About this Itinerary
Looking for a great Western history adventure? The Trail of the Coeur d’Alenes is one of the West’s gems, traversing nearly the breadth of Idaho’s Panhandle along 72 entirely paved, wheelchair accessible miles through scenic mountains and valleys. The area has a rich mining, railroading and Native American history, and includes plenty of quirky sites, historical attractions and outdoor adventure for a multi-day exploration.
Fly into Spokane, Washington, and drive about 86 miles to Wallace, Idaho (Missoula, Montana, airport is 113 miles). History buffs will agree that Wallace has the most concentrated historical attractions in the area. Stay at the Wallace Inn, which offers optional services to pick you up at the airport in Spokane. They’ll also customize a trail biking trip.
Our proposed itinerary includes three trips: two full-day rides plus a short morning ride with time to explore Wallace’s historical attractions. You can either ride out and back—for a much longer bike journey—or arrange a one-way shuttle with the Inn.
Important: Bring water because potable water is not available throughout much of the trail or at trailheads. Bike-friendly businesses along the way will happily refill your water bottles.
Rent bikes in Kellogg, 11 miles west of Wallace, at Coeur d'Alene Bike Company (21 Railroad Ave), where you can select from a full line of bikes. Call to reserve yours (208-786-3751). Start your day with a hearty breakfast at the Inn’s full-service restaurant before heading west along the trail to Medimont, on the north shore of Cave Lake (about 49 miles one way).
On the return trip, you can ride all the way back to Wallace (daily total 100 miles); arrange a shuttle to pick you up at Medimont (daily total 49 miles); or ride back toward Wallace and hop on the Silver Express Bus in Kingston (daily total 71 miles; bus is Mon–Fri only; see schedule for times and pick-up places). Or the Wallace Inn shuttle can pick you up from another trailhead.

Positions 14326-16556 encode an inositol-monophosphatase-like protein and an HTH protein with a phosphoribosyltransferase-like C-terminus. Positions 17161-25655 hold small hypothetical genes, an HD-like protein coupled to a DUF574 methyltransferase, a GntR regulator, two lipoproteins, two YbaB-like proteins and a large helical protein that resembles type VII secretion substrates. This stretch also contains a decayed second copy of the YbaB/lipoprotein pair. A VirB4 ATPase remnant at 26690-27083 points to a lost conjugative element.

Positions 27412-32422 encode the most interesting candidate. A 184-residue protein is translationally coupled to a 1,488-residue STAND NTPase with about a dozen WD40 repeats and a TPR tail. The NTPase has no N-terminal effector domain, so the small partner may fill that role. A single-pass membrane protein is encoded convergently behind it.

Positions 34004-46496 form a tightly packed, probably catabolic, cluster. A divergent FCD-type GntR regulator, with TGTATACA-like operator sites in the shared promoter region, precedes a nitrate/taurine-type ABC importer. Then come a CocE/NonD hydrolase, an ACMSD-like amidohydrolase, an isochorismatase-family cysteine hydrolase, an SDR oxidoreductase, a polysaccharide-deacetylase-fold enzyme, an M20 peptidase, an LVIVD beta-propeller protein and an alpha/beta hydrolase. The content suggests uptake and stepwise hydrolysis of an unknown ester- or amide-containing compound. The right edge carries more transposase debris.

The trail is rooted in the homeland of the native Coeur d’Alene Peoples and began as a path traveled by their early ancestors as they hunted and gathered food. When European settlers discovered silver and lead ore in the 1880s, the route evolved into a rail line, which operated until 1992.
Ride through Idaho’s Silver Valley, stopping for lunch in Cataldo at the Mission Inn for traditional American cuisine, seafood platters and steaks. After lunch, take a side trip to Old Mission State Park (requires about 3.5 miles of road riding one way). The park features the oldest building in Idaho, constructed in the 1850s, and a small visitor center.
The rest of your journey follows the Coeur d’Alene River through a lake-studded valley below forested mountains.
Arrange for the Inn’s shuttle to take you Medimont, then ride the 27 miles (one way) to trail’s end in Plummer. Absorb the beautiful scenery of this chain-of-lakes region, linked by the Coeur d’Alene River. Watch for wildlife, including coyotes, otters, beavers, birds of prey, moose and maybe even a shy black bear!
At its west end the trail hugs the southern shoreline of spectacular Lake Coeur d’Alene. Cross the lake over Chatcolet Bridge, once a swing trestle that revolved to accommodate both trains and allow passage for boats navigating the St. Joe River.
Turn around at trail’s end in Plummer then return to Harrison (16 miles) for lunch at One Shot Charlie’s Tavern and Café. Follow your lunch with a tasting of local wines at Sheppard Fruit Wines. The shuttle can pick you up in Harrison then drop you off in Kellogg, where you take a guided tour of the old Crystal Gold Mine. Colorful stalactite crystals of smithonite coat the walls.
Ride 11 miles back to Wallace. Tonight, check out the 1313 Club, a historical saloon and grill, serving wraps, burgers, steaks and a selection of microbrews.
You can’t travel to the Northwest without having huckleberry pancakes for breakfast. Ride your bike to the Red Light Garage before heading out on the trail today and order a stack. On show at the funky restaurant is a Korean weather satellite that plunged to Earth nearby.
Take a short ride to trail’s end in Mullan, heading east. You’ll know when you reach the end (2nd and River Streets): here the trail surface turns to gravel and continues east as the Nor Pac Trail. Return to Wallace (14.5 miles round trip) and explore the town’s many historical sites.
Housed in a restored depot, the Northern Pacific Railroad Museum features exhibits on the railroad companies that operated in the region. The Wallace District Mining Museum captures Northern Idaho’s mining industry, from the early gold rush to later silver production. And what mining town is complete without a bordello? Tour the upper rooms of Oasis Bordello, which allegedly operated until 1988!
To cap off your Western history adventure, see a show at the 6th Street Theatre, featuring old-time melodrama.
Looking for more adventure? Try out kayaking, boating and fishing excursions in Harrison, offered by Harrison Idaho Water Adventures. Or, from Kellogg explore mountain biking and hiking adventures in the Silver Mountain Recreation Area. For more rail-trail experiences, don’t miss the nearby—and spectacular—Route of the Hiawatha!